hole in ground diy root cellar

In this instance a rectangular track is dug out so that a straw bale is able to cover it with at least 6 inches to spare each end. This will ensure good cover for frost protection.

Insulate around and between the boxes to help with ground-frost protection, and be sure to make holes in lids for ventilation. The addition of a vent pipe from outside into the area itself would also be a good thing.

Fridge Root Cellar:

This idea has caught the imagination of many in recent years, partly I suspect with the emphasis on ‘Green’ living that has been heavily promoted lately, and partly because the idea just works!

When you think of it a refrigerator is already well insulated, the only difference is that now the insulative qualities are being used the other way around, and instead of freezing vegetables it is preventing them from being frozen.

More than that however is the fact that a fridge-cellar is constructed to imitate the same conditions as a good root cellar, and that is air flow, humidity, and a cool temperature.

There are two basic choices when it comes down to it – the stand-up fridge or freezer; and the chest freezer. Both are equally good for the job; however the stand-up fridge does make access easier overall.

The chest freezer on the other hand is easier to install, as it simply gets sunk into the ground with all the same considerations as has been previously mentioned.

The downside is the fact that you are on your hands and knees collecting your vegetables – and risking tumbling into the chest itself!

General Preparation:

There are a few things to take into consideration when using this method to store your roots, with particular attention needing to be taken regarding safety in particular.

The gas that previously operated the fridge prior to 1990 was Freon. Although not damaging to humans, this gas is now considered to be damaging to the ozone layer and as such it is illegal to just vent it into the atmosphere.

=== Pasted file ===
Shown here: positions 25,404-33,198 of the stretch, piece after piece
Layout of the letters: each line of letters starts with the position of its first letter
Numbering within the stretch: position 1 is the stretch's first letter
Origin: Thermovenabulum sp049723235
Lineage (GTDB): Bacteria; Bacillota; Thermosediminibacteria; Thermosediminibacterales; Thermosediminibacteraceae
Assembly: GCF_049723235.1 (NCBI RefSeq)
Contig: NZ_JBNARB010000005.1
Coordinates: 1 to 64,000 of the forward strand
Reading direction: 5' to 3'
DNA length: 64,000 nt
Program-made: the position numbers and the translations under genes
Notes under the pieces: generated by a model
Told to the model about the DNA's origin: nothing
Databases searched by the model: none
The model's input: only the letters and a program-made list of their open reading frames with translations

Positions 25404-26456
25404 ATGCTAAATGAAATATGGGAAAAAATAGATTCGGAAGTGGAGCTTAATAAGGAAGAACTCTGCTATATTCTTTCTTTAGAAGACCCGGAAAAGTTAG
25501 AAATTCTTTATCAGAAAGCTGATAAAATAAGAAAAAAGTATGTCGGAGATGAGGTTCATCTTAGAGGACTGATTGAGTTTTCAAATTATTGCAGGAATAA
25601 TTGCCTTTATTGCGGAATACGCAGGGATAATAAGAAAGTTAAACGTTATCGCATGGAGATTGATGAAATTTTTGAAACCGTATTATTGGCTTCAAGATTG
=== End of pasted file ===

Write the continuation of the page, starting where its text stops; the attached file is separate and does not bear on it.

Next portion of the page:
If you choose to remove the pipework from the fridge then you must be able to remove them without puncturing them. Failing this you must make a judgement call as to whether or not there is any gas left in the pipework or not, and whether the best option would be just to leave the pipes in place undamaged.

Fridge latches prior to 1958 used to include a catch which could not be opened from the inside, which proved to be disastrous especially where children were concerned. Fortunately this practice ceased by 1958 and a magnetic strip replaced the catch.

Whilst nobody should be able to suffocate in a well-vented fridge-cellar, it is nevertheless a good idea to remove any catches if they are in fact evident on your fridge.

Fridge motors and any other surplus-to-requirements materials such as shelving etc that does not suit your purposes, should be stripped away. This will at least make the thing lighter and easier to shift into position!

Preparing Your Fridge:

The fridge itself has to be prepared in such a way that it is properly vented and positioned for use.

This is best explained in the diagrams below where I have prepared a chest fridge/freezer and a stand-up fridge for use as root cellars.

Both are set slightly raised up from the ground and vent holes drilled into the base, and holes or a pipe sunk into the tops.

Chest Freezer ‘Cellar’

buried chest freezer root cellar

Choose the area in which to sink your chest freezer, making sure that it is not at the bottom of a natural sump, but rather dug into a raised area if possible.

In this example a hole is dug in the ground to accept the size of chest fridge you have acquired + an inch or two longer on the length or width for vent purposes.

Depth is calculated to allow the lid to be level with the ground surface including the height of your 2 x 2 batons.

Some treated 2×2 timbers are laid for it to rest on to stop the base rotting and to provide air-flow.


I have also fitted a ventilation pipe into the end of the chest and up through the soil to give a permanent vent to the inside.

The base is bored with holes covered with insect screen to give the whole unit a free flow of air to the inside

As the chest is already insulated all around, there is no real need for extra external insulation below ground.

In the example above there is the option of adding a 2” layer of builders external foam insulating board in exceptionally cold conditions. This can be stuck onto the lid with silicon sealer and makes the lifting door easier to operate if the cellar is being used on a regular basis.

If however it is for longer term storage and access does not have to be on a daily basis, then it could be covered over with straw bales as in previous diagrams.

This simple design costing very little, will give you an ideal winter storage space for all your root vegetables.

Stand-up Fridge ‘Cellar’

bured fridge cellar